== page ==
Improved diagnosis of Clostridium difficile infection through two-stage testing

Submitting Institution

St George's, University of London

Unit of Assessment

Clinical Medicine

Summary Impact Type


Research Subject Area(s)

Medical and Health Sciences: Cardiorespiratory Medicine and Haematology, Neurosciences, Public Health and Health Services

Download original


Summary of the impact

Clostridium difficile infection (CDI) is a frequent and often fatal hospital-acquired infection. In the past, the diagnosis of CDI has been inadequate. This has had serious consequences for the management and control of infection in healthcare settings. Planche and colleagues at St George's have developed and validated a new diagnostic algorithm for CDI. This has led to policy changes in the UK Department of Health, and amongst European and US authorities, and to practical changes in the way CDI is diagnosed. Its implications for the successful understanding and management of this infection have been profound.

Underpinning research

Clostridium difficile infection (CDI) is estimated to result in around 3,000 deaths annually in the United Kingdom and 15,000 to 20,000 deaths in the United States, with associated case fatality rates of 6-17%. CDI typically manifests as diarrhoea, and is usually healthcare associated and related to antibiotic use. Its effective management in hospitals, and an understanding of its epidemiology is entirely dependent on accurate diagnostic testing.

Research by Planche, Krishna and colleagues at St George's in 2007-2008 identified serious inadequacies in diagnostic testing during that time. They conducted a systematic review of CDI testing procedures and demonstrated that the tests then recommended had unacceptably poor positive predictive values — often below 50% — and could no longer be recommended for clinical use [1]. They subsequently suggested that it would be preferable to use a two-stage testing procedure with an initial highly sensitive rapid screening test to identify positive samples for subsequent confirmation by a reference method.

Working with colleagues in St George's NHS Trust, Planche and Krishna, further confirmed these findings over a prospective 9 month period, and demonstrated that a two-stage test was superior [2]. This solution resulted in a change in practice in St. George's NHS Trust, but suffered the drawback of relying on reference assays that take up to 5 days to perform. Additionally, the variety of diagnostics, and the existence of two reference methods both reflected and added to diagnostic confusion. This was demonstrated in a survey of laboratories across England [3], which revealed great variation in diagnostic methodologies for CDI. To demonstrate the effectiveness of a two-stage strategy required a large, multi-centre study. A preliminary study of 700 faecal samples by the collaborative C. difficile diagnostic team at St George's demonstrated the practicality of the chosen study design in 2009. Though small, it showed that improvements in diagnosis were possible by combining tests. This paved the way for a large multicentre study sponsored by St George's with funding from the Department of Health and the Health Protection Agency, and including centres in Leeds, Oxford and University College Hospital; its aim was to define CDI diagnostics and devise a diagnostic algorithm for NHS hospitals in England. The study analysed over 12,000 stool samples and demonstrated the poor performance of individual assays and the optimum combination of dual assays. It also clearly showed the importance of the cytotoxin assay component of the two-stage test in predicting mortality [4].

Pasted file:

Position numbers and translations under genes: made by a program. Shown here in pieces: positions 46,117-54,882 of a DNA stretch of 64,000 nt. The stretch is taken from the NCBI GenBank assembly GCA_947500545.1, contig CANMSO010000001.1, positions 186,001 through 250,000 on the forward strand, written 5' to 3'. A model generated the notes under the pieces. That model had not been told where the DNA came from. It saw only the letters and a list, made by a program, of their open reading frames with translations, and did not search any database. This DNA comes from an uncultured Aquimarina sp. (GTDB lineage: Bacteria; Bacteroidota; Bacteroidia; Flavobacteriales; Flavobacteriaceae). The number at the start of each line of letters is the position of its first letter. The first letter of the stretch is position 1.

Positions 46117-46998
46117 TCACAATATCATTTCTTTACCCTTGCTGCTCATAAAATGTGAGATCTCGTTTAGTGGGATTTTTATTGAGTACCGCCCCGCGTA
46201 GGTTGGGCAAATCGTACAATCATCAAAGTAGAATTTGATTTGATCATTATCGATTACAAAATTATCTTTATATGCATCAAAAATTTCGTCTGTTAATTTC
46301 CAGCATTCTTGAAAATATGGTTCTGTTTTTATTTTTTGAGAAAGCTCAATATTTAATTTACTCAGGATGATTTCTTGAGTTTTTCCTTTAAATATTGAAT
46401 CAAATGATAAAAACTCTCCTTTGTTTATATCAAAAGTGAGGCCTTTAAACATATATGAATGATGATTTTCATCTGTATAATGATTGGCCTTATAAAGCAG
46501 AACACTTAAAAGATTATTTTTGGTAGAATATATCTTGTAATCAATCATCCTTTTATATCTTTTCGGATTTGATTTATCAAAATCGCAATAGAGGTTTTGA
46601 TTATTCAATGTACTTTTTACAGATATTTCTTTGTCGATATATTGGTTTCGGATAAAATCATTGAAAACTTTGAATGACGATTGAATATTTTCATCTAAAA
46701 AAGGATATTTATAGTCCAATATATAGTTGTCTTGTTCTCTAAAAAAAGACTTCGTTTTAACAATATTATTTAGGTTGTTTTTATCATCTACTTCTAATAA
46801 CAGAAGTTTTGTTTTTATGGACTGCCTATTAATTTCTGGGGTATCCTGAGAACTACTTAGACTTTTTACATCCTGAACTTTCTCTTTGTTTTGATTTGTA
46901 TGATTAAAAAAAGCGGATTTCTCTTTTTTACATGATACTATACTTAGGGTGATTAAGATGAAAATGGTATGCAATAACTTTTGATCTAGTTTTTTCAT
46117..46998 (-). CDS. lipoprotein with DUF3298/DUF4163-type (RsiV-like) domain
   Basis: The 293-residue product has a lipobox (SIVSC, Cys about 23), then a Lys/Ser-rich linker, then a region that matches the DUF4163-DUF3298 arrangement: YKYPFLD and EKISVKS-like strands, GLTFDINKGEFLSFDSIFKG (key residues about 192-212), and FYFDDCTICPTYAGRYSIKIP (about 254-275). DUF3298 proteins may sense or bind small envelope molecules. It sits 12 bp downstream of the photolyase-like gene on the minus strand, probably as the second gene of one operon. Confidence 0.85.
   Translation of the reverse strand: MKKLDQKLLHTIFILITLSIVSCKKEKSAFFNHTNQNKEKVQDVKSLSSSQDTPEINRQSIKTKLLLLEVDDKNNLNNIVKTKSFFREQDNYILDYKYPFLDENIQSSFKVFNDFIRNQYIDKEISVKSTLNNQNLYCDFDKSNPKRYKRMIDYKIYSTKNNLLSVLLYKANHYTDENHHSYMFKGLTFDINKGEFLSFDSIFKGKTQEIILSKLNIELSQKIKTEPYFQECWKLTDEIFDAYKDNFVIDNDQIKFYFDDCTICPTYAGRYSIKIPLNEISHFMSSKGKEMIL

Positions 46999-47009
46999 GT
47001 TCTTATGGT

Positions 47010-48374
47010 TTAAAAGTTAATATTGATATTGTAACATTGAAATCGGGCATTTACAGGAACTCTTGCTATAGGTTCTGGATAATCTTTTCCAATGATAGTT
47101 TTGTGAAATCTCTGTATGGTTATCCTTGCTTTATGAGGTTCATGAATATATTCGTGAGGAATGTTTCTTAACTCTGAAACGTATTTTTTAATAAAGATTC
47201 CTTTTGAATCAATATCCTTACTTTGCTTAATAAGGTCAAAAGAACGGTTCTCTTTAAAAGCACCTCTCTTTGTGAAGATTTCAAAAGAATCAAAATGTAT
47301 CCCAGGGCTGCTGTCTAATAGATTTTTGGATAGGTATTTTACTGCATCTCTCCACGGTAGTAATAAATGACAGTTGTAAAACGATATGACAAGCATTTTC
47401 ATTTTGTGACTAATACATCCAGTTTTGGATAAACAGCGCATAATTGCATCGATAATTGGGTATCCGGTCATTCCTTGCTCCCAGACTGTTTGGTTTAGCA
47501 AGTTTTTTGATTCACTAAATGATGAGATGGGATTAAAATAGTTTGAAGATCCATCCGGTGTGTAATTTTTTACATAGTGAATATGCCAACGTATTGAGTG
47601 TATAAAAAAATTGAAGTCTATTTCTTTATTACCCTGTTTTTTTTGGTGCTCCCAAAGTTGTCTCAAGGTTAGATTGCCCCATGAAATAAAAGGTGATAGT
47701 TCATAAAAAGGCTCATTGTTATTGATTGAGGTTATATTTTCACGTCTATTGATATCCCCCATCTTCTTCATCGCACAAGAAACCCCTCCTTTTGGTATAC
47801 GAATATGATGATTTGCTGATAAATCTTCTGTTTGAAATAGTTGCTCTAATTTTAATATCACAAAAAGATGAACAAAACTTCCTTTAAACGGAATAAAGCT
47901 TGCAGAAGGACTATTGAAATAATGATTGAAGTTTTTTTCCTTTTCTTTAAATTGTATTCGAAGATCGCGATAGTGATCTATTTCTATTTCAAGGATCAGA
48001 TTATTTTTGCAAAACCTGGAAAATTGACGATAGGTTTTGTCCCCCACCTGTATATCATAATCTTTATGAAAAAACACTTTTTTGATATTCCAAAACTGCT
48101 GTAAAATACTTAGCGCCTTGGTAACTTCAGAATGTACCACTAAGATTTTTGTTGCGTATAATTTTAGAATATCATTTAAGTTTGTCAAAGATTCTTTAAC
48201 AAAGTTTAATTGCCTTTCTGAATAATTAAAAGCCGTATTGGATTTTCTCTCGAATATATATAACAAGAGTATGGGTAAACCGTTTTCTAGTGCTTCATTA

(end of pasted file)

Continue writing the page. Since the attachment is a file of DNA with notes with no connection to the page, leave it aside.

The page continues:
References to the research

1. Planche T, Aghaizu A, Holliman R, et al. Diagnosis of Clostridium difficile infection by toxin detection kits: a systematic review. Lancet Infectious Diseases 2008; 8(12): 777-84. doi: 10.1016/S1473-3099(08)70233-0